A British biotech lab has released huge numbers of genetically modified mosquitoes in an effort to combat dengue fever. But locals, some say, were not adequately informed of the experiment -- and now a debate has erupted over the potential dangers to humans.
They buzz very, very quietly. That infuriating high-pitched whirring that can rob you of your sleep on summer nights is not part of their repertoire. At this small laboratory near the English university town of Oxford, maintained at a steady 28 degrees Celsius (82 degrees Fahrenheit), the mosquitoes emit no more than a light purr. Their victims can't hear them it until it's almost too late.
Insectophiles might find these animals pretty because of the white markings on their dark bodies. Only the dried drops of blood -- horse blood -- on the gauze lining of their cages reveal how these animals feed.
The insects in question are female yellow-fever mosquitoes, some of the most dangerous animals on the planet. In addition to the illness after which they were named, they also transmit the dengue virus.
Dengue fever is on the rise worldwide and spreading faster than any other insect-borne viral disease. Every year, female mosquitoes infect at least 50 million people in tropical and subtropical regions (the males don't bite). More than 20,000 of their victims -- most of them children -- succumb to their illness.
The mosquitoes at the lab near Oxford serve a rather different purpose: To save human lives. Scientists have implanted a gene they hope will wipe out these mosquitoes' wild cousins. When males from the lab mate with wild females, their larval offspring die within a short space of time. The lab insects have been produced to commit infanticide.
Not Exactly a Villain
Yet something of a scientific thriller has developed around these designer animals. Were anyone to turn it into a horror movie, the story would go something like this: At the heart of the tale there are the managers and scientists at a British biotech firm. These are the bad guys. Their crime: Secretly exposing the unsuspecting inhabitants of a faraway Caribbean island to mutant mosquitoes; a flying army of horrific creatures hungry for people to prey upon. The company -- of course -- is only interested in the huge profits it hopes to make. And then there are the good guys; upstanding researchers and idealistic activists determined to ruin the bad guys' evil plans.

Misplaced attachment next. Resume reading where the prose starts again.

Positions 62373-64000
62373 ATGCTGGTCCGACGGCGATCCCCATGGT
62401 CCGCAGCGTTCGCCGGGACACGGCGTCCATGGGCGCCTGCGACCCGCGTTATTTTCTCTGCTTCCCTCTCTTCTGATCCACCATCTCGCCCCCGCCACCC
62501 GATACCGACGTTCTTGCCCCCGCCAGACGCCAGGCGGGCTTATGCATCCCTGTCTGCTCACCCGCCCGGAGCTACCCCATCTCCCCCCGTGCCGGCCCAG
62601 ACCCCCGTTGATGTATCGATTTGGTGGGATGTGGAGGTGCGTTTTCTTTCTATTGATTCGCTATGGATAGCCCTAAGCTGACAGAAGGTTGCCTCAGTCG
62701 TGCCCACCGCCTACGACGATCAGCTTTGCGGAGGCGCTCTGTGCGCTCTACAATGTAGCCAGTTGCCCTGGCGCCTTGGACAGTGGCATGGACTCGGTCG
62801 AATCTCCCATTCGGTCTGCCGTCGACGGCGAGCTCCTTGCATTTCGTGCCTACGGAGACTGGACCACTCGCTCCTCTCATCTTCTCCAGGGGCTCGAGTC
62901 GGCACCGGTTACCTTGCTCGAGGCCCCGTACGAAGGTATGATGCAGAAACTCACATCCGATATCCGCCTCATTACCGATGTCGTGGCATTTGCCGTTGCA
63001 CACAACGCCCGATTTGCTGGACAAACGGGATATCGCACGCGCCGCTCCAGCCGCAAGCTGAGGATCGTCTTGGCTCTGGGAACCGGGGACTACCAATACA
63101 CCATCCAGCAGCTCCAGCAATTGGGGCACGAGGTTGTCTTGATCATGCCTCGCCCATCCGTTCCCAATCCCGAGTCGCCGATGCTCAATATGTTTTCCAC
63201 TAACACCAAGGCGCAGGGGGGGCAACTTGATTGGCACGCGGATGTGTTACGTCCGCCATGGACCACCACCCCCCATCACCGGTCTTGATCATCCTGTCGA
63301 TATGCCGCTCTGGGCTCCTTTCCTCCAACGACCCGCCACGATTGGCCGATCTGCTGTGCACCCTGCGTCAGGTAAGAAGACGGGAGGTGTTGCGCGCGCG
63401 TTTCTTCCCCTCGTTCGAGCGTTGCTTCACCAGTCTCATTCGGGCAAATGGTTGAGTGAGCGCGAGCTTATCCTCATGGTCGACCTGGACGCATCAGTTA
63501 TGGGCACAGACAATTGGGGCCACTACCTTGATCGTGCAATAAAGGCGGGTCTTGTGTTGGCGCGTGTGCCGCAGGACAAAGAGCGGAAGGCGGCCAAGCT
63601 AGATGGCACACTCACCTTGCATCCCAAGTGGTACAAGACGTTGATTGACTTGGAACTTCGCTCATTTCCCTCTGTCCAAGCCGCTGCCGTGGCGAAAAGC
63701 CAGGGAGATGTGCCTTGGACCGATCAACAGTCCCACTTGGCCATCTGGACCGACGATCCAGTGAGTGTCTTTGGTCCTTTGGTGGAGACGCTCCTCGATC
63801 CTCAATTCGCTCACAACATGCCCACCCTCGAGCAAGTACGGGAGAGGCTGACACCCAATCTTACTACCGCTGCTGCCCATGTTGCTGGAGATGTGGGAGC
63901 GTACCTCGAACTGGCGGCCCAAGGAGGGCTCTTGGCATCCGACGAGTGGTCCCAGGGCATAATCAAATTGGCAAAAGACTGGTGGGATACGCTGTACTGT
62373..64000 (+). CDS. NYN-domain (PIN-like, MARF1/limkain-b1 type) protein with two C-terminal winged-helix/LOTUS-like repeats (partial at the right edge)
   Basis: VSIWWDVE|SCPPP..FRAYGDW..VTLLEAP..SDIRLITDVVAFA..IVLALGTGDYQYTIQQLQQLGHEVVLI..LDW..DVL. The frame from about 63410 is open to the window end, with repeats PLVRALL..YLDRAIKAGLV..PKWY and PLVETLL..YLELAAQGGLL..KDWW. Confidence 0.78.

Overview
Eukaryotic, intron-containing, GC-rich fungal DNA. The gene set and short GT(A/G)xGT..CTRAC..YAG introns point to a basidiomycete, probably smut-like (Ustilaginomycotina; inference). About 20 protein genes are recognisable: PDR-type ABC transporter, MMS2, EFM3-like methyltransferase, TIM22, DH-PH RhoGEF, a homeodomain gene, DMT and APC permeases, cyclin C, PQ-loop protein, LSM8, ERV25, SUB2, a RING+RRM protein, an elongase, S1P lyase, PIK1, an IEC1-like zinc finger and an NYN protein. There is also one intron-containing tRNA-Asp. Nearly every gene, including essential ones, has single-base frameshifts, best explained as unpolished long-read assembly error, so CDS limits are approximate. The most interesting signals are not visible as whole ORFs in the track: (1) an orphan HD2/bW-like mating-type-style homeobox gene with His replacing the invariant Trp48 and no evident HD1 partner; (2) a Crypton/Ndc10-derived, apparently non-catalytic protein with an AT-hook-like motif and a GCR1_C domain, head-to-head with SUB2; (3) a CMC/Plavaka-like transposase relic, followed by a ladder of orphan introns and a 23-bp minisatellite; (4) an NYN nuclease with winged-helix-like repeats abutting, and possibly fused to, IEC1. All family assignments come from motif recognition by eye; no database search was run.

By this interpretation, Luke Alphey would be the head villain of the story, though his boyish looks and lean stature wouldn't exactly typecast him for the role. At the most, his occasional braying laughter would fit the character. Alphey, 48, is the co-founder and chief scientific officer of Oxitec, an Oxford University spin-off. Oxitec headquarters is located in a brick building covered with wild grape in Milton Park, an industrial zone by the road leading to the famous university town.
It was Alphey, a genetic engineer, who dreamed up the idea of the novel insects while he was at Oxford. Today, standing next to the blood-spotted mosquito cages in a disposable lab coat, he defends himself, his company and his mosquitoes. "It was the right time to go out into the field," he insists.
Alphey is referring to the fall of 2009, when he and his colleagues released their designer mosquitoes on Grand Cayman, an island in the Caribbean. The following year they released over three million more of these genetically-modified (GM) mosquitoes.